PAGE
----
On the surface, Facebook’s business model appears to be very straightforward – get people to share information about their lives and wrap relevant advertising around it.
As it turns out, things are not quite that simple says a Fast Company article: “The social network filed an S-1 on Wednesday in advance of its IPO that presents a more complex and nuanced picture of the company’s business–one that highlights the tradeoffs Facebook has to make in order to create value for both users and advertisers, as well as of the creative challenges that lay ahead.”
Advertising is the mainstay of Facebook’s revenue model and that won’t change. The network’s challenge is to create ad content that is relevant and interesting to its users, as opposed to intrusive.
To accomplish this goal, Facebook’s emphasis has to shift from growing the number of users – currently estimated to be 845 million – to increasing the time each user spends on the site. That, according to Fast Company, is the only way the social network can credibly deserve its $100 billion valuation.
It’s a bit of a vicious cycle, really. In order to increase ad revenue, it has to increase ad relevance. In order to to that, users have to spend more time on the site and be willing to share more stuff. In order for that to happen Facebook has to increase its value to them.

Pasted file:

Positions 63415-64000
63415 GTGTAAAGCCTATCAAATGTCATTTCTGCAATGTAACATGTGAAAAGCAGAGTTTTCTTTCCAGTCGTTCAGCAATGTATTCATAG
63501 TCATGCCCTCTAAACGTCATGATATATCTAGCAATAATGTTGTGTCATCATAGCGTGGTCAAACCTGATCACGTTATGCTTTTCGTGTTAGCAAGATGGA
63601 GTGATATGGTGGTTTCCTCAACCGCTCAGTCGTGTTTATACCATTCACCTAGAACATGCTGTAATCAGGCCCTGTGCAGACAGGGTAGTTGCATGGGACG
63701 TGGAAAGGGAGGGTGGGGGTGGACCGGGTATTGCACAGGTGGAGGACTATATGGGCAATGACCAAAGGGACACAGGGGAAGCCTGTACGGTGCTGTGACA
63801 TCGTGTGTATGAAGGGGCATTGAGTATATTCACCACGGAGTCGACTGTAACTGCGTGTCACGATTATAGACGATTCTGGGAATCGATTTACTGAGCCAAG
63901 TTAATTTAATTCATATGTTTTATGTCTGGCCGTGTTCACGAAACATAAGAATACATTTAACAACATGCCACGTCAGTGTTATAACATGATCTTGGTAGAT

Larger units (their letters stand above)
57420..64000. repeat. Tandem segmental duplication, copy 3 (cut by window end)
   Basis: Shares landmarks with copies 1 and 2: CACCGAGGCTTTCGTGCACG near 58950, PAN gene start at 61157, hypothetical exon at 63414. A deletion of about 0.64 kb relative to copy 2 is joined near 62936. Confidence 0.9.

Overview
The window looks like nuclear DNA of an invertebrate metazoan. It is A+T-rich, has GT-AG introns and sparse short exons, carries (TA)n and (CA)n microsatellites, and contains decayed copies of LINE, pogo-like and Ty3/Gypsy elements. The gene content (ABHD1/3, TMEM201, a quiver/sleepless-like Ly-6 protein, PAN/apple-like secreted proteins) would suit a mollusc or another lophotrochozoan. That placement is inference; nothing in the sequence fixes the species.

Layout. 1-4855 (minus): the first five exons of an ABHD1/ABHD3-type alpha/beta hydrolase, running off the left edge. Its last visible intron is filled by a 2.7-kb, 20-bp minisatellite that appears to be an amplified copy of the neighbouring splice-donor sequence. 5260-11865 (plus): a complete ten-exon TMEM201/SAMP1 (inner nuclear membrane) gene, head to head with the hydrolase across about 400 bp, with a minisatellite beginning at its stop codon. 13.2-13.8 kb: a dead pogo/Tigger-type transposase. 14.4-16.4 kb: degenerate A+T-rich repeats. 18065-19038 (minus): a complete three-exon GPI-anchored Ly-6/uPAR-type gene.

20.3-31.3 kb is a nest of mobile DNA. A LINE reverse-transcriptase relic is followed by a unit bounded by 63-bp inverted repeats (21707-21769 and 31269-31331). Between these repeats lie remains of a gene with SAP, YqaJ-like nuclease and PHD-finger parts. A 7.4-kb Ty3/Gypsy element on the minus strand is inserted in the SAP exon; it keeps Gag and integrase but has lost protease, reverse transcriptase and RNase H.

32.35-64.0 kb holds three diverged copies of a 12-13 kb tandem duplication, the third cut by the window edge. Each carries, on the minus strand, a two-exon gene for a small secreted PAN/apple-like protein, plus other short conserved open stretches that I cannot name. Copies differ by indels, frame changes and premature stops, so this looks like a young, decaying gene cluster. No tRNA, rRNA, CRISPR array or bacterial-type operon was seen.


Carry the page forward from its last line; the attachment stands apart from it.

Making Facebook a better place for its users has always been Mark Zuckerberg’s goal. In a letter that accompanied its S-1 filing, Zuck shared his personal philosophy, one that guides the company’s mission: “We don’t build services in order to make money. We make money in order to build better services.”
If creating more relevance is the key to Facebook’s financial future, the Open Graph, which allows third-party sites like Pinterest, Payvment, Fab.com and others to integrate with the network, is its path to get there.
Facebook’s use of a display advertising model has always seemed at odds with its mission. I mean, no one goes to Facebook in order to see ads. As a result, the click-through rate has historically been low – less than 1 percent on average. Even so, that business model is not going away, so it has to get better. “The more people appreciate the ads, the less risk of alienating them and reducing usage of the system. And the more people react to the ads, the more valuable they become to advertisers,” says Fast Company.
Iteration, innovation, experimentation…those are all keywords to consider in launching this social commerce revolution. That’s why, according to Fast Company, there are signs plastered on the walls of Facebook’s Menlo Park offices that say “this journey is 1% finished.”